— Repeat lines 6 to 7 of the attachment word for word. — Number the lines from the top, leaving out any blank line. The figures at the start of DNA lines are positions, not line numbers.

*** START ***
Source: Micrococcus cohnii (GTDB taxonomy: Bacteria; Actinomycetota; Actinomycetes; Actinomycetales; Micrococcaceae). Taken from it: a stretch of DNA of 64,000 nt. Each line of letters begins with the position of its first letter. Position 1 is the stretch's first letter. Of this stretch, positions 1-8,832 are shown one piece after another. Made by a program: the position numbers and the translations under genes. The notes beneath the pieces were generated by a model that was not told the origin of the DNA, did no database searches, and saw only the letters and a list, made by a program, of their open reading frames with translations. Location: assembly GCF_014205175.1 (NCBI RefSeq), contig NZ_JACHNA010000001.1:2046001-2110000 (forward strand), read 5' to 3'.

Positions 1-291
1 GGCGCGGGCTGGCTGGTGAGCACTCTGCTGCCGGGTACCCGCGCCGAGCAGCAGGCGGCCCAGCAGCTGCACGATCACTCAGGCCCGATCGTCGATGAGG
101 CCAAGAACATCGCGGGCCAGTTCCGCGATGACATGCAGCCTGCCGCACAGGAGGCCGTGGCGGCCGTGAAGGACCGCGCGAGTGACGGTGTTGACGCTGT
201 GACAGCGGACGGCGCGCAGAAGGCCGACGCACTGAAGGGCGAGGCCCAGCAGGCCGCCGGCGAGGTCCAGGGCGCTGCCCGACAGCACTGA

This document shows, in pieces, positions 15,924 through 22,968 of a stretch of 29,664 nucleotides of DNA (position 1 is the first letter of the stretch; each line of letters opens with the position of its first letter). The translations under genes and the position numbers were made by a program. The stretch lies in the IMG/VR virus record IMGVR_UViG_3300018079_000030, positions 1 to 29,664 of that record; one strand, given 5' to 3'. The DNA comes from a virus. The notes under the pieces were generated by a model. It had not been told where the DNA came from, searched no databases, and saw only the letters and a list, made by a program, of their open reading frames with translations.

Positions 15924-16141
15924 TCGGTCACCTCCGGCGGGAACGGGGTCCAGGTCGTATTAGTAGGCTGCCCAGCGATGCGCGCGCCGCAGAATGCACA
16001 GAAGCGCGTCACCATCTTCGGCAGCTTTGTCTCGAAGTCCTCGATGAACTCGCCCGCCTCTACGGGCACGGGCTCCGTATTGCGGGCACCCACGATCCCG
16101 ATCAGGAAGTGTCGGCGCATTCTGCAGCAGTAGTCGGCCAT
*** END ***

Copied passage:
This document shows, in pieces, positions 15,924 through 22,968 of a stretch of 29,664 nucleotides of DNA (position 1 is the first letter of the stretch; each line of letters opens with the position of its first letter). The translations under genes and the position numbers were made by a program. The stretch lies in the IMG/VR virus record IMGVR_UViG_3300018079_000030, positions 1 to 29,664 of that record; one strand, given 5' to 3'. The DNA comes from a virus. The notes under the pieces were generated by a model. It had not been told where the DNA came from, searched no databases, and saw only the letters and a list, made by a program, of their open reading frames with translations.

Positions 15924-16141